Guided Pathways Advising – FAQs
Frequently Asked Questions
A major or program of study is a specific curriculum (set of courses) designed to meet career or academic goals. Faculty determine the appropriate courses to be required in a particular curriculum and make their decisions by determining what body of knowledge is required for a student to succeed in a particular career or transfer program. The specific curriculum for a major/program of study becomes the required courses you need to complete in order to earn a degree.
You should review and follow the graduation checklist for your particular major and declared year of matriculation. You and your advisor should meet in your first semester to create an academic plan to follow, and then meet each subsequent semester to chart your progress and any needed changes to your academic plan.
A matriculated student is one who is officially enrolled in/declared a degree program at the college. The phrase “degree-seeking” is often used interchangeably. Your matriculated/declared date is very important since that date determines which catalog year (and program requirements) you will need to follow to complete your program of study.
On occasion, degree requirements will change in a program of study. Once you matriculate into a degree program (declare a major), you should follow the curriculum as outlined in the year you matriculated into the program. You also have the option of following any subsequent curricula. Please see your advisor for with any questions you have about which program of study to follow.
In order to declare a major, you must go fill out the Program Change Form and submit it to the Registrar. Students who are unsure which major they want to pursue can declare as a General Studies student and then meet with a staff advisor to discuss options.
Quite often a student is able to utilize courses taken in a former major and apply them to a new program of study. An advisor can help you determine how and which courses you have taken may transfer to another program’s requirements.
In order to maintain full-time student status, a student must be enrolled in a minimum of 12 credit hours per semester. However, in order to graduate in two years, you must take 15 credit hours per semester or 30 credits in one year. At the rate of 12 credit hours per semester, it will take longer than four academic semesters to earn an associate’s degree. If you enroll in 12 credit hours per semester, you may be able to complete a program in two years by taking winter and summer session courses.
In order to be eligible for most forms of financial aid, a student may need to take at least six (6) credit hours. However, some students may quality for aid with only 3 credit hours. Contact the Financial Aid Office for additional information.
If a student is taking 15 credit hours toward a degree each semester, it takes approximately two academic years to complete. If a student is taking 12 credit hours per semester, it will lengthen the time needed to complete degree requirements. Taking summer/intersession courses will accelerate the process. Most degree program require 60 to 64 credit hours to earn the associate degree.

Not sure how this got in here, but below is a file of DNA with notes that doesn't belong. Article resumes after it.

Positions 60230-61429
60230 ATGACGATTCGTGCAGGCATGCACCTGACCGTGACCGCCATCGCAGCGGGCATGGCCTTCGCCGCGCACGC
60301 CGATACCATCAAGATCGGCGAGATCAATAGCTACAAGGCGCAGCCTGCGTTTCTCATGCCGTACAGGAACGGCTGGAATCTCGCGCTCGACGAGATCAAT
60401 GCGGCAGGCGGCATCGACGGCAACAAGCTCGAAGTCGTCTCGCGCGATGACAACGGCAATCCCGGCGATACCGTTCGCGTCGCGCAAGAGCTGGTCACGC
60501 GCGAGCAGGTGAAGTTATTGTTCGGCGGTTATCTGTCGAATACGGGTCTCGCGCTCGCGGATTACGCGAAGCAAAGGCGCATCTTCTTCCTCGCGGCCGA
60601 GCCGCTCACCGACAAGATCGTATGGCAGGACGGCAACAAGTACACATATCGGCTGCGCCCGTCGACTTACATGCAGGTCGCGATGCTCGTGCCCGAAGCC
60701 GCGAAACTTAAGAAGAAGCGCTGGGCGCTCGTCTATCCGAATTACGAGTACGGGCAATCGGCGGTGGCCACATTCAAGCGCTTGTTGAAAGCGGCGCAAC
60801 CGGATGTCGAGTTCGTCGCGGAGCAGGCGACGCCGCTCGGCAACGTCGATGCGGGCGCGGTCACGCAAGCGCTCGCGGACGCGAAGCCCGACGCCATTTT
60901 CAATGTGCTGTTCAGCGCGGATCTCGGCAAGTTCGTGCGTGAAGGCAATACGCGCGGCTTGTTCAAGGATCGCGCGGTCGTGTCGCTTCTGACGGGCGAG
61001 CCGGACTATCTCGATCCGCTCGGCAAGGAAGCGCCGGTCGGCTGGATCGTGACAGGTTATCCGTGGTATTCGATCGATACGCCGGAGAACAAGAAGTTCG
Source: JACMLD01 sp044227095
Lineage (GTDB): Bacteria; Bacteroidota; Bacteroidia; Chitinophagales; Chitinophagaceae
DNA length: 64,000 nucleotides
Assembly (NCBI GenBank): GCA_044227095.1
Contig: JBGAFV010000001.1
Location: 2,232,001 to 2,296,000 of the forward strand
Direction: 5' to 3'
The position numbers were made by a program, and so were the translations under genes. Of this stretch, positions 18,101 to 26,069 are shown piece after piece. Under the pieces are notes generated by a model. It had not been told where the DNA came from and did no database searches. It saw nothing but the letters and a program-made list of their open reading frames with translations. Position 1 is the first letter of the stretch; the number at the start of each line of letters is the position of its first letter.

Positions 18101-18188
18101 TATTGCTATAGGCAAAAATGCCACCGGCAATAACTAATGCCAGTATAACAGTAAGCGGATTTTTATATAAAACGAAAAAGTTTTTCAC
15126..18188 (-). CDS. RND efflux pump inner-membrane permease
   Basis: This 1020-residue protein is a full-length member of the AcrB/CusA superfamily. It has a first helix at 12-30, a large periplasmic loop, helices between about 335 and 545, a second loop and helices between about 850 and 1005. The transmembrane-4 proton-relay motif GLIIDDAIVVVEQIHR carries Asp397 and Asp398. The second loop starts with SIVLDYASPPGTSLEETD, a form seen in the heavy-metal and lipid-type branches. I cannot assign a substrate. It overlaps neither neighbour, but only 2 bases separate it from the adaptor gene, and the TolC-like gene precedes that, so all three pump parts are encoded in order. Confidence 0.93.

A prerequisite is a course that you must complete in order to enroll in the course you desire. In order to determine if a course has a prerequisite, refer to the course description in the college catalog.
The college needs to assess current level of proficiency in English and math for all students to determine appropriate course placement. Students can demonstrate their proficiency by submitting official high school transcripts, qualifying SAT/ACT scores, qualifying GED scores, transferring college-level coursework in English and math from another institution (including AP and CLEP tests), or taking a placement test (English Challenge Essay and Math Challenge Exam). The placement tests are not used to screen applicants for admission. The results of your placement tests will allow your advisor to recommend the best courses for you. Most students will determine their course placement based on placement measures. Students who graduated from high school over 5 years ago, are current high school freshman/sophomore/juniors, or have international credentials will need to take the English or Math exams to determine placement
An open/free/unrestricted elective means that a student may take any credit-bearing course to fill the course requirement. Students are encouraged to talk with their advisor to discuss recommended course options.
In order to earn credit for courses taken at another institution, you must have official copies of transcripts forwarded to the college’s Registrar Office. A representative will evaluate those credits and determine their equivalency to Three Rivers courses. If they are equivalent, credit will be awarded and appear on your Three Rivers transcript.
Currently, grades are posted on the Banner Self-Service system online. You may access your grades by going to the following website: https://my.ctstate.edu// . If you are unsure of how to access your grades or other information (account status, etc.), please contact the Registrar Office or your academic advisor.
Advisors for new students are assigned by the Advising Center during the first month of the semester. Assignments are based upon the intended major/program of study for the student. Your MyCTState will have the name of your advisor.